The Justice Secretary has defended plans to make terrorists take a lie detector test to prove they have reformed and are not planning to carry out another attack.
Plans to introduce “polygraph testing” were announced by the Government as part of a wave of measures being described as a “major overhaul” in the way terrorists are punished and monitored – including tougher sentences to see them locked up for longer – in the wake of the London Bridge attack.
When questions were raised over their accuracy, Robert Buckland insisted lie detectors were important to identify “sleepers” and that they will not be the only measure used.
He told Sky News: “You can get people who are in effect sleepers for many years and then suddenly back come the hatreds and the prejudices and we see atrocities like the one we did at Fishmongers’ Hall.”
Pressed on accuracy of the tests being as low as 60%, Mr Buckland said: “I’m not pretending on their own, polygraphs, lie detectors, are the be-all-and-end-all, which is why what we are also doing is doubling the number of specialised counter-terrorism probation officers… improving training, getting more psychologists in there, specialist imams as well will be working with these people.”
Meanwhile he told BBC Breakfast the proposal was “not a new concept”, with detectors introduced about seven years ago to assess the risk posed to the public by sex offenders.
He insisted it was a “sensible measure in order to help maximise the understanding of the risks that some of these prisoners pose to society” which would not form part of a criminal investigation or evidence used in court.
Some experts have questioned the credibility of polygraph tests, claiming there are ways of cheating to manipulate the results.
The British Psychological Society told the PA news agency polygraph testing had “inherent weaknesses” like all procedures, and error rates in deception detection “can be high”.
A spokeswoman said: “Error rates in polygraphic deception detection can be high and the procedure should not be ascribed a special status.
“Based on the available psychological evidence we must not deceive ourselves into thinking that there will ever be an error-free way of detecting deception.”
Professor Aldert Vrij, a senior lecturer in psychology at the University of Portsmouth who has written extensively on the subject, told the BBC in 2018: “It does not measure deception, which is the core problem.”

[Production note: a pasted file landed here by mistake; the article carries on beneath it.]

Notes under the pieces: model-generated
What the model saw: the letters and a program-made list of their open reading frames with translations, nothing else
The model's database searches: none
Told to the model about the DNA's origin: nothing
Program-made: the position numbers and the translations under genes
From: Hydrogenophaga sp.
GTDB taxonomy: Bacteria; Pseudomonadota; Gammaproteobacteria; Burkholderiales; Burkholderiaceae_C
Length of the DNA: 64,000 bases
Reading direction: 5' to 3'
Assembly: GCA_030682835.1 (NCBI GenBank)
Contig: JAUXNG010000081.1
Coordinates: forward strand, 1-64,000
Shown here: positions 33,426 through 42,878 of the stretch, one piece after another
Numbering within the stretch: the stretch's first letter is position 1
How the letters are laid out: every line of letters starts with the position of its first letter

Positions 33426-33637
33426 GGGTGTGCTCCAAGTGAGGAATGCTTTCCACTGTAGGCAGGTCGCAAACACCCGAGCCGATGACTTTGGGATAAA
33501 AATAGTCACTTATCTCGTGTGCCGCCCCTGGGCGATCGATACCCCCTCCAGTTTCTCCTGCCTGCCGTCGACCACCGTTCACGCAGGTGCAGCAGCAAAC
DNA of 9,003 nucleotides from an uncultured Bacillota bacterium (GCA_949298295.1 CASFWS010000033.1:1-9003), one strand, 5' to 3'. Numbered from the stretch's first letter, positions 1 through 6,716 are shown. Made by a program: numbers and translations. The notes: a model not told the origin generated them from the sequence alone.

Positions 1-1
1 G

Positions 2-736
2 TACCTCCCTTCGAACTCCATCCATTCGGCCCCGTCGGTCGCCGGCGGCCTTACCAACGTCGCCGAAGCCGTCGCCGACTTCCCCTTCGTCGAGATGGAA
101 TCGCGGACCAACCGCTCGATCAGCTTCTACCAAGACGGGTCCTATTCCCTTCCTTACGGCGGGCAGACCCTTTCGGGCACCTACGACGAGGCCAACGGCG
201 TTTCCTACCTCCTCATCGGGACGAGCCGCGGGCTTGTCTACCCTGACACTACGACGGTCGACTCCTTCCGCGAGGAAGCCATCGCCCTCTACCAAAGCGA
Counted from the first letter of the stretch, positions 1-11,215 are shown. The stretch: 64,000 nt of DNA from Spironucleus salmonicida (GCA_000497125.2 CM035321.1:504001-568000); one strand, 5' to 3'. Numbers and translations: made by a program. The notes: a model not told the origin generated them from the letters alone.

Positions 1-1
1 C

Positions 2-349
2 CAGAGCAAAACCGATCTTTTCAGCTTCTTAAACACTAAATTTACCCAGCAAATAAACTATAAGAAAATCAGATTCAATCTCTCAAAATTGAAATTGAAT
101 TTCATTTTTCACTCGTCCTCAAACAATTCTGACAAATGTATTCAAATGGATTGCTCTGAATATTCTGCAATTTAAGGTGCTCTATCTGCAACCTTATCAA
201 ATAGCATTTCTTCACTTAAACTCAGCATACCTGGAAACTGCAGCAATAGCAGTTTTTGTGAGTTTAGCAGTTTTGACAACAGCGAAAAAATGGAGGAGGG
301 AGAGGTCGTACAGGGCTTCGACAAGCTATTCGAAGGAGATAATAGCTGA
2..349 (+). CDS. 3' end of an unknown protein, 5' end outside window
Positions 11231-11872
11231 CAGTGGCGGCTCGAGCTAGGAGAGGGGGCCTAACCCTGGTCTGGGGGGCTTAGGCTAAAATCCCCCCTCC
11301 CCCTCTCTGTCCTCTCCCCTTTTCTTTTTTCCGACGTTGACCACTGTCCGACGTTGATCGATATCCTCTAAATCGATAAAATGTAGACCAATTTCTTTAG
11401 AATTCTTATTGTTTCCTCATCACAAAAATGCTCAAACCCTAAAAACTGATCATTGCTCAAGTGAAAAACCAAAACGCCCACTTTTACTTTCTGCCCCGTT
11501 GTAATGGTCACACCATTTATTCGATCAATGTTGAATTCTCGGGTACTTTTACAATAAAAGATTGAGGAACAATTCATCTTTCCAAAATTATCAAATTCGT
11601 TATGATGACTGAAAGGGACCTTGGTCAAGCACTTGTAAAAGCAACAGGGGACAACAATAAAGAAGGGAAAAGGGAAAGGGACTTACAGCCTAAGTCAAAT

Others have suggested because taking the test is a stressful experience this could provide the wrong results by indicating an innocent person is lying.
The FBI reportedly asks new staff to submit to a test when they join but according to the American Psychological Association “there is little evidence that polygraph tests can accurately detect lies”.
More details of The Counter Terrorism (Sentencing and Release) Bill were released less than two months after convicted terrorist Usman Khan embarked on a killing spree armed with two knives and wearing a fake suicide vest after attending a prisoner rehabilitation programme while out on licence halfway through a 16-year jail sentence.
Saskia Jones and Jack Merritt were both killed and Khan was shot dead by police.
Today, we’re announcing a counter-terror package including tougher sentences for offenders, an overhaul of probation, and a £90m increase in funding for CT Police. We are also investing in support for victims of terrorism. pic.twitter.com/kkdR9OePpx
— Home Office (@ukhomeoffice) January 21, 2020
Describing the move as a “major shift” in the UK’s approach to the sentencing and management of terrorist offenders, the announcement from the Home Office and the Ministry of Justice (MoJ) also promised to:
– Force dangerous terrorists who receive extended determinate sentences to serve the whole time behind bars.
– Ensure those convicted of serious offences such as preparing acts of terrorism or directing a terrorist organisation would have to spend a minimum of 14 years in jail.
– Scrap early release from jail for those classed as dangerous and handed extended determinate sentences – in which criminals have to spend longer on licence after prison.
– Double the number of counter-terrorism probation officers.
– Make more places available in probation hostels so authorities can monitor terrorists in the weeks after they are released from prison.
– Increase counter-terrorism policing funding by £90 million year on year for the coming year to £906 million.
– Give an immediate £500,000 cash injection for support for victims of terrorism and a review of services available.
– Provide more specialist psychologists and trained imams who help to assess the risk of radicalised offenders.
– Offer more training for frontline prison and probation staff to identify and challenge extremism behind bars and on licence.
Terrorists deemed not to be a risk would have to serve two-thirds of their sentence before the Parole Board could consider them for release.
Jonathan Hall QC, the independent reviewer of terrorism legislation, will also review the way in which agencies like the police, probation and security services investigate and monitor terrorists – known as Multi Agency Public Protection Arrangements (Mappa).
Shadow home secretary Diane Abbott described the announcement of a security overhaul as “an admission of failure” by the Government.
While Liberal Democrat home affairs spokeswoman Christine Jardine said judges already had the power to lock up terrorists for life while polygraphs were “not accurate or reliable enough” for such critical decisions.
In the year to the end of September, there were 44 convictions for terrorism offences, with 17 offenders being sent to jail for between four and 10 years, the Government said.
Five were jailed for 10 years or more and one was handed a life sentence.
Around 245 convicted terrorists were freed from jail between 2012 and 2019.